Crying baby nights are etched into my brain.
When I look back over the last 28 years since I became a mother, I am sometimes amazed that I survived. Being a parent has been the most challenging thing I had ever done.
I thought I did everything right. I married a good man, had a stable home, and was prepared financially to be a parent. My parents provided a good example and I seemed to be a perfect candidate to be a great mother.
I was overwhelmed from the very start. He cried all the time and so did I. I’m not sure even now what I could have done differently or done to be more prepared and at ease. A challenging child and a high strung mother is a dangerous combination!
An infant who cries day and night is exhausting and frightening. If you can’t comfort your child, what kind of mother are you? A bad one, that’s what kind. Your confidence ebbs with every passing day. The same woman who planned and prepared for motherhood is suddenly unsure she can even parent a child.
What do you do if your baby cries all the time?
You put one foot in front of the other and make it through the day. You ask for help from friends and family, and you decide that you will survive. You understand that this will eventually get better and you love and protect that child.
My first advice is to talk to your pediatrician. If your pediatrician does not take you seriously and help look for solutions, find another pediatrician! I let my doctor minimize my concerns and dismiss my anxiety. I struggled through the first year without a doctor who understood our predicament or had a desire to help me. I wonder even today, how much easier things could have been if I had decided to change my pediatrician early on. Maybe nothing, but I regret not trying.
The first step is to make sure to eliminate any physical problems causing your baby to cry. I can remember hoping my son had an ear infection. An ear infection could be fixed, no physical problem meant no solution. He didn’t have an ear infection, and I didn’t get an answer.
I decided that breastfeeding was the best option for me to provide him good nutrition and build his immune system. I returned to work full time after 5 weeks and made my life infinitely harder by avoiding formula. I was adamant that he receive breast milk only and the struggle to produce and pump enough milk was unbelievably stressful. It was also unnecessary.
One thing I have since learned is that being inflexible hurts you and your child.
If you are a person who plans and maps out everything, a hard baby can rattle you to the core. All the plans, expectations, and anticipated results just go up in smoke. You must learn to adapt and change. Your inflexibility will make your life much harder than it needs to be.
Learn to let some things go. Re-prioritize and set new goals. I had to learn that keeping him safe and me sane was the most I could expect on some days. The perfection that I dreamed of and hoped for had to be released. I had to grieve the loss of the picture I had in my mind of sweet cuddly moments of bliss with a happy baby. I had to re-imagine a new path going forward and scale back all my expectations.
We had made a decision that my husband would be a stay at home dad for the first few years of our son’s life. I had many more opportunities in my career and was less suited to be home daily. Once I was back at work, I worried every day that my husband would decide he couldn’t stay home any longer. That the stress and frustration would overwhelm him and we would be forced to place our son in a daycare setting.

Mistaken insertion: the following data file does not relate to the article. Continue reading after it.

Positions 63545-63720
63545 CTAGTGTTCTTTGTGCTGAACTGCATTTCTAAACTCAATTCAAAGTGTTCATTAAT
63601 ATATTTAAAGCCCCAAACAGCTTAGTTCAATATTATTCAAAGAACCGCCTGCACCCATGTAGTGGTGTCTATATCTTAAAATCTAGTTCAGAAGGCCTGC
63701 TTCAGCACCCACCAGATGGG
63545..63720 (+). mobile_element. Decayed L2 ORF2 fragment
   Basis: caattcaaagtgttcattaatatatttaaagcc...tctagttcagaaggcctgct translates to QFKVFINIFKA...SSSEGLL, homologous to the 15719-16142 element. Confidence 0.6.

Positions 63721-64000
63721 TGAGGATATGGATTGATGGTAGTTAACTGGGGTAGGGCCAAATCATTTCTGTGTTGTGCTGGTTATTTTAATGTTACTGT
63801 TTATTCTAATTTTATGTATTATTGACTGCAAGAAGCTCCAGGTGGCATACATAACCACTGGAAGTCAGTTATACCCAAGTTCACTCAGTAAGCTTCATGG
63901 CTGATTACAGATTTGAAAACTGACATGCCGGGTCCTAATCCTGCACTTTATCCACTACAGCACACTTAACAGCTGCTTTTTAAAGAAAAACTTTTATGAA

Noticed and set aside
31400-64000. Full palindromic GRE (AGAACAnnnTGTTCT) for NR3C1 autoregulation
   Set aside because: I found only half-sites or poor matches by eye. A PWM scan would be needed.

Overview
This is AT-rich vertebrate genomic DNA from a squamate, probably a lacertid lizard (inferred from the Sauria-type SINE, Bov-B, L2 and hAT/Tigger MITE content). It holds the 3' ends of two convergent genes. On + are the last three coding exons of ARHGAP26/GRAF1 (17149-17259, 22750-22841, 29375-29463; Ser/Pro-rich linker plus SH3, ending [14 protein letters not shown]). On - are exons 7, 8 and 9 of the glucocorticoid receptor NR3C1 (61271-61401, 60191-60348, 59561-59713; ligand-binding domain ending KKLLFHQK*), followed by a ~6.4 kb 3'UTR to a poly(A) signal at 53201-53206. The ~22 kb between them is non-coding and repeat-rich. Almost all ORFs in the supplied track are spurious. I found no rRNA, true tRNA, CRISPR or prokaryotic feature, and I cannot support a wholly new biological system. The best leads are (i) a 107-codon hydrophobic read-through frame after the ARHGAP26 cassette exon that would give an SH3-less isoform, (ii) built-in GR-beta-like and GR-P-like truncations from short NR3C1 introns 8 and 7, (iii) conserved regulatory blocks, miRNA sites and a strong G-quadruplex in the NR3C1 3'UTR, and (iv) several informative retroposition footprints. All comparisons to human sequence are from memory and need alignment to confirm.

Somehow he managed to trudge through and stay at home until our son finally began to cry less. We did trade the constant crying for limited outbursts. But those outbursts were frightening. We walked on eggshells to avoid an eruption but they still seemed to become part of every day.
The terrible twos were nothing new for us. The tantrums, stubbornness, and defiance were no surprise and the challenges continued. Our son always had to push to see how far he could take everything. If the answer was yes, he would keep pushing until he finally got a no. If I said yes to a cookie, he had to keep asking for more until he got a no. That no was the signal for a meltdown.
A broken piece of toast or a shoe that didn’t fit correctly was cause for a tantrum. You could never be sure what would cause it but you could always be sure it was coming. Calming him down or consoling him took a long time and a great deal of effort.
The tender moments of holding and cuddling with a baby are important as a respite from the tough moments and tasks. We didn’t get those moments either. Our son would stiffen and push away when we tried to hold him and interact. We got all the difficulty without any of the warm, sweet moments. I even had a friend ask me once how we could deal with not getting those warm “fuzzies” to balance the hard things. My answer was that I had no choice.
One day he was trying to get his arms out of his coat and managed to fall on his face. I picked him up to comfort him, and he finally fell asleep against my chest. When my husband asked how long I was going to sit with him my answer was, “For as long as I can.” I would have stayed that way for days if I could have. It felt as if I was getting my battery recharged.
Watching him sleep at night, I could enjoy seeing him at peace instead of fighting everything. Sometimes it would break my heart because I felt so powerless to help him.
It still breaks my heart sometimes when I can’t fix something that has hurt him. He may be an adult now but as a mom, I think we always want to be able to fix things for them. Our job is to teach them how to fix things on their own. We are always their champion but we must prepare them to stand on their own.